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Thomas Kinkade The Painter of Slight

June 5, 2012

In the mid-1980’s I was given an uncommon insight to press manipulation. I held in my hands a press release from Michael Jackson stating that in all current and future references to the singer the tag line “King of Pop” had to follow his name. This was not a request but a demand. The implicit threat was that if this was not met that there could be access restrictions imposed. As the years wore on, the moniker “King of Pop” was repeated so often by the mainstream media that it stuck. And far from being an editorial adjective that grew organically from critical acclaim, it became a fait accompli delivered by the massive PR wheels grinding out reputations.

I thought of this recently after the death of Thomas Kinkade. Kinkade assigned himself the moniker “Painter of Light.” He repeated it in the same way that Jackson did and the obliging media acquiesced. True to form, his obits included the tagline albeit with quotations or added the words “self-described” as an artificial arch of the eyebrow.

A near perfect example of Kinkade Iconography.

Thomas Kinkade was a distinctly American fabrication. A successful artist who campaigned as an anti-artist. He wooed an adoring fan base with rhetoric that was both folksy and anti-establishment. He created a market out of thin air that was based on the democratization of the unique. And he veiled his pursuits, his monetary value and importance in distinctly religious terminology. He was America’s version of a Tea Party artist. To this end, his desire was to create art for the 99%, while building a marketing empire of licensing and reproduction that would squarely define him as a denizen of the 1%.

Kinkade’s business model had more in common with Madoff than Art Basel. His company declared bankruptcy in 2010. This was the same year that he left his wife of 30 years. Or maybe she left him.

The Fallen

Many in the art world were either completely unaware of him or dismissively disdainful. I have heard all manner of Schadenfreude at revelations of his recent infidelity and his descent into alcoholism. My disdain is reserved for those who should feel such Schadenfreude. Kinkade’s unraveling,  personal and professional, can be parsed and diagnosed but ultimately he believed his own PR. This is where Michael Jackson and Thomas Kinkade once again collide. America will always look for a hero to place their faith and trust in. In politics-John Edwards, in religion-Jimmy Swaggart, in music-Mr. Jackson, in finance-Bernie Madoff and in art-Thomas Kinkade. America has always loved their preachers and carneys. So the larger the pedestal erected, the farther the anointed risk falling. For those who believed in him, his descent is only further proof of his greatness. By their logic only the inspired are vilified. A slice of the passions raised from both his admirers and detractors can be handsomely witnessed in the seemingly unending comments after the article in the Los Gatos Patch. The vitriol-filled debate has been amazing to witness.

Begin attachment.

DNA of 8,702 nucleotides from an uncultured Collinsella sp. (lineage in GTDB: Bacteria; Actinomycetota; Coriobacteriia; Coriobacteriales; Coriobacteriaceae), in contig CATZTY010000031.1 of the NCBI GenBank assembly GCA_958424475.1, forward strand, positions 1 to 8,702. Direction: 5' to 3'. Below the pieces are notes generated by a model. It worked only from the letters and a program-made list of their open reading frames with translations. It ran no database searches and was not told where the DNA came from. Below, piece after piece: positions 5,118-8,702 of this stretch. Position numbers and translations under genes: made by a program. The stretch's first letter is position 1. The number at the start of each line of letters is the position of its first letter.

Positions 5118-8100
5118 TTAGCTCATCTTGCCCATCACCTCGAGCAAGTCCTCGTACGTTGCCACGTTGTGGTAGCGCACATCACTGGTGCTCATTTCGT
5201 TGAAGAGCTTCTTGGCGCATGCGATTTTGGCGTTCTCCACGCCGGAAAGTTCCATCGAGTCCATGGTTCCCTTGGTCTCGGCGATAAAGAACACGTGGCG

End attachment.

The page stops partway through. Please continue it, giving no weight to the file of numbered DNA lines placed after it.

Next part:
Kinkade’s achievements were in the art form of marketing and PR rather than painting or aesthetic discourse (I do write this never actually having seen an original painting in person. The work always struck me as being related to German Advent calendars. Note to the estate: another licensing deal awaits!) But his story, again distinctly American, falls squarely into the literary genre of Oedipus and tragedy. Contemporary temptations coupled with hubris.

On Kinkade’s art there’s no end of the discourse. My favorite exposure to both the artist and his art is a wonderful press conference (in two parts on YouTube) for an exhibition titled “Heaven on Earth,” at CalState Fullerton’s Grand Central Art Center, in Santa Ana, California, in 2004. The show was unironically curated by the intelligent and thoughtful artist and curator Jeffery Vallance. The more I see of Vallance, the more I appreciate and admire him, but I’m afraid that will have to be another post entirely. (Part Two of the Press conference is Linked Here. Part Two contains the charming bit where Kinkade likens himself to Monet and the Salon de Refuse!)

If Michael Jackson could become the King of Pop by means of press manipulation then maybe Bridget Riley should hire a PR firm and cement her reputation as the “Queen of Op.”

Mario M. Muller, April 28th, 2012, Los Angeles, CA

Below is a highly subjective sampling of links that I’ve encountered over that last 6 weeks since Kinkade’s passing. Each piece is linked. Enjoy!

Anyone not familiar with the Kinkade story should read Susan Orlean’s thorough article in the October 15th, 2001 New Yorker.

The New York Times Obit

A wonderful article by Kelly Klassmeyer on Kinkade himself and Patricia Hernandez’s Parody of Light series.

A musing from the Associated press via Artdaily

A sampling of the official Kinkade site bio. For anyone who hasn’t seen it, the website and the offering of time payment opportunities financed by Wells Fargo is truly illuminating.

Jerry Saltz weighs in pragmatically. Fairly fascinating comment stream on this one too.

Doug Harvey‘s informative and tart essay published in the catalogue that accompanied the Vallance curated exhibition in 2004.

  1. The saddest thing for me about the whole Kinkade shebang is that, when not succumbing to his genius for marketing (like Hirst) and Disneyfying nostalgia, the guy could actually paint.

    • Being able to paint, and knowing what to paint are two very different things though. By the end of his run, there was more photoshop involved in the fabrication of his pieces that turpentine.

      • By ‘paint’ I don’t mean the stuff he was churning out – that’s not ‘painting by anybody’s standards. I mean the other, impressionistic stuff, of which, unhappily, there is rather less.

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